Evans, M. B., Graupensperger, S. A., Benson, A. J., Eys, M., Hastings, B., & Gottschall, J. S. (in press). Groupness perceptions and basic needs satisfaction within fitness groups. Group Dynamics : Theory, Research, and Practice.
Kim, J., Eys, M., Robertson-Wilson, J., Dunn, E., & Rellinger, K. (2017). Subjective norms matter for physical activity intentions more than previously thought: Reconsidering measurement and analytical approaches. Psychology of Sport and Exercise, 43, 359-367.
Kim, J., Dunn, E., Rellinger, K., Robertson-Wilson, J., & Eys, M. (2019). Social norms and physical activity in American and Canadian contexts : A scoping review. International Review of Sport and Exercise Psychology, 12, 26-48
Evans, M. B., Graupensperger, S. A., Benson, A. J., Eys, M., Hastings, B., & Gottschall, J. S. (2019). Group structure and entitativity in group fitness : Considering groupness at within- and between-group levels. Psychology & Health, 34, 715-732.
Graupensperger, S. A., Gottschall, J. S., Benson, A. J., Eys, M., Hastings, B., & Evans, M. B. (2019). Perceptions of groupness during fitness classes positively predict recalled perceptions of exertion, enjoyment, and affective valence : An intensive longitudinal investigation. Sport, Exercise, and Performance Psychology.
McKie, G. L., Islam, H., Townsend, L. K., Robertson-Wilson, J., Eys, M., & Hazell, T. J. (2018). Modified sprint interval training protocols: Physiological and psychological responses to four weeks of training. Applied Physiology, Nutrition, and Metabolism, 43, 595-601.
Robertson-Wilson, J., Eys, M., & Hazell, T. J. (2017). Commentary : Why sprint interval training is inappropriate for a largely sedentary population. Frontiers in Psychology, 8. doi: 10.3389/fpsyg.2017.01603
Townsend, L. K., Islam, H., Dunn, E., Eys, M., Robertson-Wilson, J., & Hazell, T. J. (2017). Modified sprint interval training protocols Part II : Psychological responses. Applied Physiology, Nutrition, and Metabolism, 42, 347-353.
Bruner, M.W., Eys, M. Carreau, J.M., McLaren, C., & Van Woezik, R. (in press). Utilizing the Team Environment AssessMent (TEAM) to enhance team building in sport. The Sport Psychologist.
Godfrey, M., Kim, J., Eluere, M., & Eys, M. (in press). Diversity in cultural diversity research : A scoping review. International Review of Sport and Exercise Psychology.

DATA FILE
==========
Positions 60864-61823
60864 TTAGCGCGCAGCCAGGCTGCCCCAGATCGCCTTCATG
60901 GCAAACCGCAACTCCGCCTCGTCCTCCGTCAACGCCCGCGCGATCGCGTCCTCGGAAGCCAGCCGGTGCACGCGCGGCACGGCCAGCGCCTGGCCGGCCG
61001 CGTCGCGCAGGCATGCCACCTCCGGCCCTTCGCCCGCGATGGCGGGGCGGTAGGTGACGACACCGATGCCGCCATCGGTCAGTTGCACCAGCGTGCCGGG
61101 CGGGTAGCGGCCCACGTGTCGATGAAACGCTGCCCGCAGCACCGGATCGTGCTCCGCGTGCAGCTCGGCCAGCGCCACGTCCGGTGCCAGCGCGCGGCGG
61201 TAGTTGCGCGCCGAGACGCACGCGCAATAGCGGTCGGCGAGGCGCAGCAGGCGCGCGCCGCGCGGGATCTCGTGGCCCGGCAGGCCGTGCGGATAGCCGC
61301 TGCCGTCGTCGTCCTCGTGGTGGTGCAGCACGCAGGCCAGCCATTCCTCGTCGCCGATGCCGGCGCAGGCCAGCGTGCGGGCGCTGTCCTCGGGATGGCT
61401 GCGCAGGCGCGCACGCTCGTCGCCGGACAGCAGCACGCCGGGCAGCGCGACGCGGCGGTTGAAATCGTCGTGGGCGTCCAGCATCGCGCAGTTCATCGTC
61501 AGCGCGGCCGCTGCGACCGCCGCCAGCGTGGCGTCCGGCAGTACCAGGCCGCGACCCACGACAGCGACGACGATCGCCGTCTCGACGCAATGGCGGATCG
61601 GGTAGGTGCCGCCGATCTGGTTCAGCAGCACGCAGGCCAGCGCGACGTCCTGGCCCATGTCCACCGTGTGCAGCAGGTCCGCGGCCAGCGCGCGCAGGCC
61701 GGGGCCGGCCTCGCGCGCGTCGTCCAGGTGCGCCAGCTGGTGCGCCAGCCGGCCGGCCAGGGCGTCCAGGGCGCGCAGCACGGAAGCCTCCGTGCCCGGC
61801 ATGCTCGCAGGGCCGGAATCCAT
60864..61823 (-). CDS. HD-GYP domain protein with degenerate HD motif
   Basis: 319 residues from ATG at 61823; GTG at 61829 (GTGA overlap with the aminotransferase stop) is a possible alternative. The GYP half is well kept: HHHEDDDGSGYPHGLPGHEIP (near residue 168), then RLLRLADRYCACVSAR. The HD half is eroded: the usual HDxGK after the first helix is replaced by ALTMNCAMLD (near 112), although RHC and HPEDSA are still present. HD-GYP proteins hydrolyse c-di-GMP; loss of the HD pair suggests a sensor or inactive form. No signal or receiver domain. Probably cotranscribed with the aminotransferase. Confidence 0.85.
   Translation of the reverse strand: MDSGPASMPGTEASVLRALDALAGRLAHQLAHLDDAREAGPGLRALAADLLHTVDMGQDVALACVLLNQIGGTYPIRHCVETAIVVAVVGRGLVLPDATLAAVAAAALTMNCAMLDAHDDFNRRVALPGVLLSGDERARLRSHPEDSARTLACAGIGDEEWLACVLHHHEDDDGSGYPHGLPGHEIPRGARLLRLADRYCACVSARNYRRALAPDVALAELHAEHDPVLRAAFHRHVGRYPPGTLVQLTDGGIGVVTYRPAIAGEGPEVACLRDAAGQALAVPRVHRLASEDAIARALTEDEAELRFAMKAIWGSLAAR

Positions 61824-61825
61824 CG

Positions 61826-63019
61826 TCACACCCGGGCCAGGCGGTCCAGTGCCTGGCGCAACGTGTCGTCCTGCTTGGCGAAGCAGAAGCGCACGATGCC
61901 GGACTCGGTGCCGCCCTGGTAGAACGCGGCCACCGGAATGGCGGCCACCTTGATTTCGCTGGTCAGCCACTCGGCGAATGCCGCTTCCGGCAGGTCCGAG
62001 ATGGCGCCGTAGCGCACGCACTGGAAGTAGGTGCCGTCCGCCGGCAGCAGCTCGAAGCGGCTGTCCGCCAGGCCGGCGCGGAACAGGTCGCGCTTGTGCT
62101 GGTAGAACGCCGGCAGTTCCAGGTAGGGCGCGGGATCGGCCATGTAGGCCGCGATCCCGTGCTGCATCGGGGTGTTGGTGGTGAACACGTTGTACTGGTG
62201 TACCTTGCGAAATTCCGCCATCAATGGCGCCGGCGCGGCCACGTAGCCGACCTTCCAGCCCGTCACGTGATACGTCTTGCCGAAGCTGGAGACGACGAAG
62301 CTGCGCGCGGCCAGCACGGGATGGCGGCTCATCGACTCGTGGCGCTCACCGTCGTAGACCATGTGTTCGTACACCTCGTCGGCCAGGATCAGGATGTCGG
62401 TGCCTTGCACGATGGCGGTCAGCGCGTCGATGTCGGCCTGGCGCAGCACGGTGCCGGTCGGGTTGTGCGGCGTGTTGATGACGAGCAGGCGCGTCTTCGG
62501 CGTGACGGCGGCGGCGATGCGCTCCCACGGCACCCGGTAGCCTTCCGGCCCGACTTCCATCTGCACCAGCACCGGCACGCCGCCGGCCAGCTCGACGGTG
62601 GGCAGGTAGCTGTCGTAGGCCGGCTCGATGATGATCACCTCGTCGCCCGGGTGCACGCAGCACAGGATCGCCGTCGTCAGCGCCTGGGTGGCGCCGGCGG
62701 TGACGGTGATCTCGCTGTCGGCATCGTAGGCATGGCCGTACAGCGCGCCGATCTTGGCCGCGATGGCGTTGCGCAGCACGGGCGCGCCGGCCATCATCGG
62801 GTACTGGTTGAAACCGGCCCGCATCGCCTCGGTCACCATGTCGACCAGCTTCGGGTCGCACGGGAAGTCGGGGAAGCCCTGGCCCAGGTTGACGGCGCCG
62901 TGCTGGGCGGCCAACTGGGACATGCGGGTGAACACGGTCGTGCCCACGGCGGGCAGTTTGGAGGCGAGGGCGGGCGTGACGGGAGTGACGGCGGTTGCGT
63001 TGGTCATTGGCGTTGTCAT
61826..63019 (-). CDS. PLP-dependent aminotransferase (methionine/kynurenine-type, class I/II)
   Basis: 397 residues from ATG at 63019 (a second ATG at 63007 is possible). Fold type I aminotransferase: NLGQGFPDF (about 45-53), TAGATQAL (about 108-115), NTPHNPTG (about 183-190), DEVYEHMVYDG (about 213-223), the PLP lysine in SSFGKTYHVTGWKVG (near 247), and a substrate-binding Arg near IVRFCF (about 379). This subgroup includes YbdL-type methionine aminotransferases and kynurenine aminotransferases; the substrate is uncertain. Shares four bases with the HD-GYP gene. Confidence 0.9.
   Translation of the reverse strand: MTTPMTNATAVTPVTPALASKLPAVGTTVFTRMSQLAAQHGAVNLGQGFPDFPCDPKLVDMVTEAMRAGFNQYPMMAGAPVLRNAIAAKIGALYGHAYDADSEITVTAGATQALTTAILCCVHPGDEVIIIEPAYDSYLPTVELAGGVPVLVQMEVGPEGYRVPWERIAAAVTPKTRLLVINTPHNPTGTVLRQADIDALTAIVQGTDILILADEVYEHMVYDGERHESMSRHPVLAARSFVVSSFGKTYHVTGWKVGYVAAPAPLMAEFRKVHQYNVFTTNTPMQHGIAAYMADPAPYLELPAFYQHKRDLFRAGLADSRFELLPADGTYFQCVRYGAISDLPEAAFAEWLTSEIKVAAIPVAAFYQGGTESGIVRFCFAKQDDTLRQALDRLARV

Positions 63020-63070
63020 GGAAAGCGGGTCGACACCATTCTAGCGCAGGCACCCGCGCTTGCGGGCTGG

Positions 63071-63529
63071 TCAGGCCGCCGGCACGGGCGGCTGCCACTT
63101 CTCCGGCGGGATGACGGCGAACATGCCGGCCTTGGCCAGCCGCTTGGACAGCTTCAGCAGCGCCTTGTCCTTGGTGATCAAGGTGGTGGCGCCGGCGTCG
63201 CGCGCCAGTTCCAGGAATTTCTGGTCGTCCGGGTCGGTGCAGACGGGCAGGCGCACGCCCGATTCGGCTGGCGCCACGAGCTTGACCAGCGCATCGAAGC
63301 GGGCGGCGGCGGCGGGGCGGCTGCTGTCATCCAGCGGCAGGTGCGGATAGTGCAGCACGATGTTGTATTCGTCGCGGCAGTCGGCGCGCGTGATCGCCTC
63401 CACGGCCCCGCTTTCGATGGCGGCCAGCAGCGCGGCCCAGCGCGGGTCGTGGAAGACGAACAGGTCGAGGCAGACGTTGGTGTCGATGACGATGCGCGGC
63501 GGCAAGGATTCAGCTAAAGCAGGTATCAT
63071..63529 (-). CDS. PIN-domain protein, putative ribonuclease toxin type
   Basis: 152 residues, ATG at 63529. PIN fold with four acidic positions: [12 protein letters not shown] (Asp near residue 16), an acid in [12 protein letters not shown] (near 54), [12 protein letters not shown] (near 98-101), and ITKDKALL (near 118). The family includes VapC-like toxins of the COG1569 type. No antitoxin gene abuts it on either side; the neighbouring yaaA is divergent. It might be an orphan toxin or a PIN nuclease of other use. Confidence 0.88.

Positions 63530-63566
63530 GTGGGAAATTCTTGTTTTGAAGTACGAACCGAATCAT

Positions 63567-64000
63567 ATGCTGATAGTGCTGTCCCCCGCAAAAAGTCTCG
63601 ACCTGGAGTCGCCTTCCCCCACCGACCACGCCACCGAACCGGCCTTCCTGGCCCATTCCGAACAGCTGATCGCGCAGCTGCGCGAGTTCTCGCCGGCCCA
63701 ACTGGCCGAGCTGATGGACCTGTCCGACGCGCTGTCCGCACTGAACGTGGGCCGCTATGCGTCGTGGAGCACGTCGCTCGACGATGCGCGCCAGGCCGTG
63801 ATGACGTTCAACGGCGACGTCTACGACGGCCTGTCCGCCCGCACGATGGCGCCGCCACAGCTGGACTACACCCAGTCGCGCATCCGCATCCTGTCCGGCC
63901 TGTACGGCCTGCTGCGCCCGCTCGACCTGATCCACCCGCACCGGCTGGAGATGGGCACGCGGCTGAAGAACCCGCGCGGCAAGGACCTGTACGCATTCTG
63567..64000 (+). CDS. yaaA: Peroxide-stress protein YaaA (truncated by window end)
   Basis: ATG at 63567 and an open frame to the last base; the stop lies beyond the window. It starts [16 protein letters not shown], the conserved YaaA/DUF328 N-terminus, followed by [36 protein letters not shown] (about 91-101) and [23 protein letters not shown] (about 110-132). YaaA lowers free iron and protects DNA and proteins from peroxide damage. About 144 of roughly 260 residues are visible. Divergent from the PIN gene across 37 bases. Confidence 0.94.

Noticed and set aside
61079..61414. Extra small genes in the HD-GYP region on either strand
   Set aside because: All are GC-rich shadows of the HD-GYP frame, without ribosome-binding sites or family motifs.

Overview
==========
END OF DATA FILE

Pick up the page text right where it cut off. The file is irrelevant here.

Petersen, B., Eys, M., Watson, K., & Evans, M. B. (in press). Taking stock of youth sport group dynamics research : A scoping review. Kinesiology Review.
Eys, M., Bruner, M. W., & Martin, L. J. (2019). The dynamic group environment in sport and exercise. Psychology of Sport and Exercise, 42, 40-47
Coholic, D., Dano, K., Sindori, S., & Eys, M. (in press). Group work in mindfulness-based interventions with youth: A scoping review [Special issue]. Social Work with Groups. DOI: 10.1080/01609513.2019.1571764
Martin, L. J., & Eys, M. (2019). Setting the conditions for success : A case study involving the selection process for the Canadian Forces Snowbird Demonstration Team. Journal of Applied Sport Psychology, 31, 116-133.
Coholic, D. A., Eys, M., McAlister, H., Sugeng, S., & Smith, D. (2018). A mixed method pilot study exploring the benefits of an arts-based mindfulness group intervention with adults experiencing anxiety and depression. Social Work in Mental Health, 16, 556-572.
Boroumand, S., Eys, M., & Benson, A. J. (2018). How status conflict undermines athletes’ willingness to help new teammates. Journal of Applied Sport Psychology, 358-365.
Benson, A. J., Bruner, M. W., & Eys, M. (2017). A social identity approach to understanding the conditions associated with antisocial behaviors among teammates in female teams. Sport, Exercise, and Performance Psychology, 6, 129-142.
McEwan, D., Ruissen, G., Eys, M.A., Zumbo, B. D., Ruissen, G. R., & Beauchamp, M. R. (2017). The effectiveness of teamwork training on teamwork behaviors and team performance: A systematic review and meta-analysis of controlled interventions. PLoS ONE, 12(1) : e0169604. Doi : 10.1371/journal.pone.0169604